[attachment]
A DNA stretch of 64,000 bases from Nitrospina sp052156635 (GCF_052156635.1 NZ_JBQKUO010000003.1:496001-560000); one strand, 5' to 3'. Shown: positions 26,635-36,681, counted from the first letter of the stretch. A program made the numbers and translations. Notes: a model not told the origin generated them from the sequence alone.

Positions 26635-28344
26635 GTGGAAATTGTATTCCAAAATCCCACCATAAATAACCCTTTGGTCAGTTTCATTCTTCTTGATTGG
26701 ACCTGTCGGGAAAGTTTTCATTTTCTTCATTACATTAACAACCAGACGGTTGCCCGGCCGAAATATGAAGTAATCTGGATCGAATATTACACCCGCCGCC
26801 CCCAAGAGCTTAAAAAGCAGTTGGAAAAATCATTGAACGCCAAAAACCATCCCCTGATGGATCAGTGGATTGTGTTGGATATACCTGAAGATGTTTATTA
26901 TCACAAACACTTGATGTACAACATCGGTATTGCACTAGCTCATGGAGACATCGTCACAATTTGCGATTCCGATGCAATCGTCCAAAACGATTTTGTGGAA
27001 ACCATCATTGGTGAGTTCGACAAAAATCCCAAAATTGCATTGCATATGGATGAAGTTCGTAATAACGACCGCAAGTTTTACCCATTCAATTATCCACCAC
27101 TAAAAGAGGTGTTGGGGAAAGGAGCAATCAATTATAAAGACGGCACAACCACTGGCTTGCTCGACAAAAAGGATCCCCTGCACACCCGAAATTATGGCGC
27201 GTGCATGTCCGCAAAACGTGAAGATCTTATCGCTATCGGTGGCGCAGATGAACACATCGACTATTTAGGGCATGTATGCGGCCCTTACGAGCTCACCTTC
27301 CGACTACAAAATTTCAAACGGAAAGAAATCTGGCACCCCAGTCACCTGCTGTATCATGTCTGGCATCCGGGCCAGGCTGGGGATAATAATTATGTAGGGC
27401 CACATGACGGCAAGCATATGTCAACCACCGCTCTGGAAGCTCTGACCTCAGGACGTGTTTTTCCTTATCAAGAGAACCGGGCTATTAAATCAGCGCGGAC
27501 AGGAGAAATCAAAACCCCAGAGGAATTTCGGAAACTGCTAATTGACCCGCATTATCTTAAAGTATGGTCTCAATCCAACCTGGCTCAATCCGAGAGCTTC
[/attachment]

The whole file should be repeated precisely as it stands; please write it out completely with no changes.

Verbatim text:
A DNA stretch of 64,000 bases from Nitrospina sp052156635 (GCF_052156635.1 NZ_JBQKUO010000003.1:496001-560000); one strand, 5' to 3'. Shown: positions 26,635-36,681, counted from the first letter of the stretch. A program made the numbers and translations. Notes: a model not told the origin generated them from the sequence alone.

Positions 26635-28344
26635 GTGGAAATTGTATTCCAAAATCCCACCATAAATAACCCTTTGGTCAGTTTCATTCTTCTTGATTGG
26701 ACCTGTCGGGAAAGTTTTCATTTTCTTCATTACATTAACAACCAGACGGTTGCCCGGCCGAAATATGAAGTAATCTGGATCGAATATTACACCCGCCGCC
26801 CCCAAGAGCTTAAAAAGCAGTTGGAAAAATCATTGAACGCCAAAAACCATCCCCTGATGGATCAGTGGATTGTGTTGGATATACCTGAAGATGTTTATTA
26901 TCACAAACACTTGATGTACAACATCGGTATTGCACTAGCTCATGGAGACATCGTCACAATTTGCGATTCCGATGCAATCGTCCAAAACGATTTTGTGGAA
27001 ACCATCATTGGTGAGTTCGACAAAAATCCCAAAATTGCATTGCATATGGATGAAGTTCGTAATAACGACCGCAAGTTTTACCCATTCAATTATCCACCAC
27101 TAAAAGAGGTGTTGGGGAAAGGAGCAATCAATTATAAAGACGGCACAACCACTGGCTTGCTCGACAAAAAGGATCCCCTGCACACCCGAAATTATGGCGC
27201 GTGCATGTCCGCAAAACGTGAAGATCTTATCGCTATCGGTGGCGCAGATGAACACATCGACTATTTAGGGCATGTATGCGGCCCTTACGAGCTCACCTTC
27301 CGACTACAAAATTTCAAACGGAAAGAAATCTGGCACCCCAGTCACCTGCTGTATCATGTCTGGCATCCGGGCCAGGCTGGGGATAATAATTATGTAGGGC
27401 CACATGACGGCAAGCATATGTCAACCACCGCTCTGGAAGCTCTGACCTCAGGACGTGTTTTTCCTTATCAAGAGAACCGGGCTATTAAATCAGCGCGGAC
27501 AGGAGAAATCAAAACCCCAGAGGAATTTCGGAAACTGCTAATTGACCCGCATTATCTTAAAGTATGGTCTCAATCCAACCTGGCTCAATCCGAGAGCTTC